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Here is my query:

SELECT name, usage_guidance, total_used_num
FROM tags
WHERE
( name LIKE CONCAT('%', ?, '%') OR
  usage_guidance LIKE CONCAT(?, '%') ) AND
name NOT IN ($in)
LIMIT 6

Now I want to order the result by name column .. I mean I want to put the matched results because of name LIKE CONCAT('%', ?, '%') condition in first, and then other results should be after them. How can I do that?

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  • 1
    order by name LIKE CONCAT('%', ?, '%') desc, name asc
    – juergen d
    Dec 23, 2016 at 15:07
  • @juergend Thank you, just can you please tell me why did you write name asc as second parameter of order by ?
    – stack
    Dec 23, 2016 at 15:50
  • To not only sort by first matches and then no-matches but to sort in those 2 groups by name. So all matches are sorted by name and after that the no-matches too.
    – juergen d
    Dec 23, 2016 at 15:54
  • @juergend I see, great .. seems you have lots of experiences about MySQL .. And my last request, can you please take a look at answer below which is written by Gordon? and tell me is his point of where, order by?
    – stack
    Dec 23, 2016 at 15:58
  • He is telling you to put the conditions of the where clause also in the order by clause with a desc at the end. Basically the same as I said in my comment.
    – juergen d
    Dec 23, 2016 at 16:03

2 Answers 2

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If I understand your question correctly, you want the results where name LIKE %SOMETHING% is matched displayed first.

You could achieve this by setting an additional select field in an IF() statement with the same condition as the WHERE clause for name and sort by that field:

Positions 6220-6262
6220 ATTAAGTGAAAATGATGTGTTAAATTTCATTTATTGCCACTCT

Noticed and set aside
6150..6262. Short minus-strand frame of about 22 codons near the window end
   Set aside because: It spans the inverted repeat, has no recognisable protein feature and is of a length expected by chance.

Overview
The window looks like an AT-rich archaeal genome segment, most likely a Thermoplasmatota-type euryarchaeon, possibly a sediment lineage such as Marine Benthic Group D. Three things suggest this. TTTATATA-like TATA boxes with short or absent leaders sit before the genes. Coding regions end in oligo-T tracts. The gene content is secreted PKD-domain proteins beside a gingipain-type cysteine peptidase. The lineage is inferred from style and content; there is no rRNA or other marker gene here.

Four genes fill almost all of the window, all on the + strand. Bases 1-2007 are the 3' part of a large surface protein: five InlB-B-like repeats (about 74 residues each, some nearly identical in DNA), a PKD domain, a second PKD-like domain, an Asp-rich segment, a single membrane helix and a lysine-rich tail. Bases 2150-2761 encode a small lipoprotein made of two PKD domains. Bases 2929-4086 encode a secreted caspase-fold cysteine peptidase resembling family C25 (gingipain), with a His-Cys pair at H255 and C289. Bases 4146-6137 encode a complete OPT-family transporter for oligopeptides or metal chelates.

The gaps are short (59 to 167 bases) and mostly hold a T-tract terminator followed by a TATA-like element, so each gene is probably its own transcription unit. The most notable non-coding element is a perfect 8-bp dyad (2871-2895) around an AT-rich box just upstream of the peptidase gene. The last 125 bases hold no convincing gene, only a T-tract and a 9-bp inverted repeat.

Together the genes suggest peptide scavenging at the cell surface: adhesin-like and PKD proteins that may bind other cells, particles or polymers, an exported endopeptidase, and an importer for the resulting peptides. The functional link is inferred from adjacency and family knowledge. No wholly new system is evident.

SELECT name, usage_guidance, total_used_num, name LIKE CONCAT('%', ? , '%') as sort_field
FROM tags
WHERE
( name LIKE CONCAT('%', ?, '%') OR
  usage_guidance LIKE CONCAT(?, '%') ) AND
name NOT IN ($in)
ORDER BY sort_field DESC
LIMIT 6

Edit: I just realized, you don't need the IF() statement at all

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You would add the where conditions to the order by clause:

order by (name like CONCAT('%', ?, '%')) desc,
         (usage_guidance LIKE CONCAT(?, '%')) desc

MySQL treats boolean expressions in a numeric context as numbers, with "1" for true and "0" for false. Hence the desc order for the sorts.

Note that the second condition on usage_guidance is not strictly necessary to answer the question.

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  • huh?! honestly your query is unclear for me .. what about the other part of WHERE clause? AND name NOT IN ($in) ? And don't I need ORDER BY clause?
    – stack
    Dec 23, 2016 at 14:47
  • Well MySQL throws a syntax error .. it says: you cannot use desc in WHERE clause.
    – stack
    Dec 23, 2016 at 15:36
  • @stack . . . That should have been order by. Dec 26, 2016 at 15:25
  • Why did you avoid to add AND name NOT IN ($in) condition (which is one of where conditions) to the order by clause?
    – Shafizadeh
    Jan 19, 2017 at 12:49
  • @Shafizadeh . . . The question is about ordering. That part is not relevant for ordering. Jan 19, 2017 at 13:11

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